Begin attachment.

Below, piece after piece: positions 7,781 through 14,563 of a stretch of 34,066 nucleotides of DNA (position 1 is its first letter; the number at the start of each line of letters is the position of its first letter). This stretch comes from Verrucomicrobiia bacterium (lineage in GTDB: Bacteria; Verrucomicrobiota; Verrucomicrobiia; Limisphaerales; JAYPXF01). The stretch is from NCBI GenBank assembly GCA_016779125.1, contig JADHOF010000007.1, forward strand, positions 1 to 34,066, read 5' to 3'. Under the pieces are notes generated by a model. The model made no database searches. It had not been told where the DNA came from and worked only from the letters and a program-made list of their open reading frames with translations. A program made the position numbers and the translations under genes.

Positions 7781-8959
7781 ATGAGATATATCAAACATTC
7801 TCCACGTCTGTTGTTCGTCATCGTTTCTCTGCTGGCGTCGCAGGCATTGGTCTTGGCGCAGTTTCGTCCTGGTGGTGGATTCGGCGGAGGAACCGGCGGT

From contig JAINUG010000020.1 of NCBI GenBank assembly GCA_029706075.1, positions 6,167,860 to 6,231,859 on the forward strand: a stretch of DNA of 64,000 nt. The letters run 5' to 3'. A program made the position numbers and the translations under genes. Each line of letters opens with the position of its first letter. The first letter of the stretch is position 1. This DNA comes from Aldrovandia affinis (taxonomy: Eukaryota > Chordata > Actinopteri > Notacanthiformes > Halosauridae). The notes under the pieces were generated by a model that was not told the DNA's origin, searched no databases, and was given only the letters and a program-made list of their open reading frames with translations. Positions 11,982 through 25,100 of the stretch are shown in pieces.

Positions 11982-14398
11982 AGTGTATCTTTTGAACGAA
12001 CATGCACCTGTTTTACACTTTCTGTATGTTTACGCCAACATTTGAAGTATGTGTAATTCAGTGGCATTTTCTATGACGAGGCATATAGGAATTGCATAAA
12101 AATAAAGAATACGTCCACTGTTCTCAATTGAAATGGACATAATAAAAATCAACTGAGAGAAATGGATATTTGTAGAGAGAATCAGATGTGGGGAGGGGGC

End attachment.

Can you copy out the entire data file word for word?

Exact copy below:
Below, piece after piece: positions 7,781 through 14,563 of a stretch of 34,066 nucleotides of DNA (position 1 is its first letter; the number at the start of each line of letters is the position of its first letter). This stretch comes from Verrucomicrobiia bacterium (lineage in GTDB: Bacteria; Verrucomicrobiota; Verrucomicrobiia; Limisphaerales; JAYPXF01). The stretch is from NCBI GenBank assembly GCA_016779125.1, contig JADHOF010000007.1, forward strand, positions 1 to 34,066, read 5' to 3'. Under the pieces are notes generated by a model. The model made no database searches. It had not been told where the DNA came from and worked only from the letters and a program-made list of their open reading frames with translations. A program made the position numbers and the translations under genes.

Positions 7781-8959
7781 ATGAGATATATCAAACATTC
7801 TCCACGTCTGTTGTTCGTCATCGTTTCTCTGCTGGCGTCGCAGGCATTGGTCTTGGCGCAGTTTCGTCCTGGTGGTGGATTCGGCGGAGGAACCGGCGGT

From contig JAINUG010000020.1 of NCBI GenBank assembly GCA_029706075.1, positions 6,167,860 to 6,231,859 on the forward strand: a stretch of DNA of 64,000 nt. The letters run 5' to 3'. A program made the position numbers and the translations under genes. Each line of letters opens with the position of its first letter. The first letter of the stretch is position 1. This DNA comes from Aldrovandia affinis (taxonomy: Eukaryota > Chordata > Actinopteri > Notacanthiformes > Halosauridae). The notes under the pieces were generated by a model that was not told the DNA's origin, searched no databases, and was given only the letters and a program-made list of their open reading frames with translations. Positions 11,982 through 25,100 of the stretch are shown in pieces.

Positions 11982-14398
11982 AGTGTATCTTTTGAACGAA
12001 CATGCACCTGTTTTACACTTTCTGTATGTTTACGCCAACATTTGAAGTATGTGTAATTCAGTGGCATTTTCTATGACGAGGCATATAGGAATTGCATAAA
12101 AATAAAGAATACGTCCACTGTTCTCAATTGAAATGGACATAATAAAAATCAACTGAGAGAAATGGATATTTGTAGAGAGAATCAGATGTGGGGAGGGGGC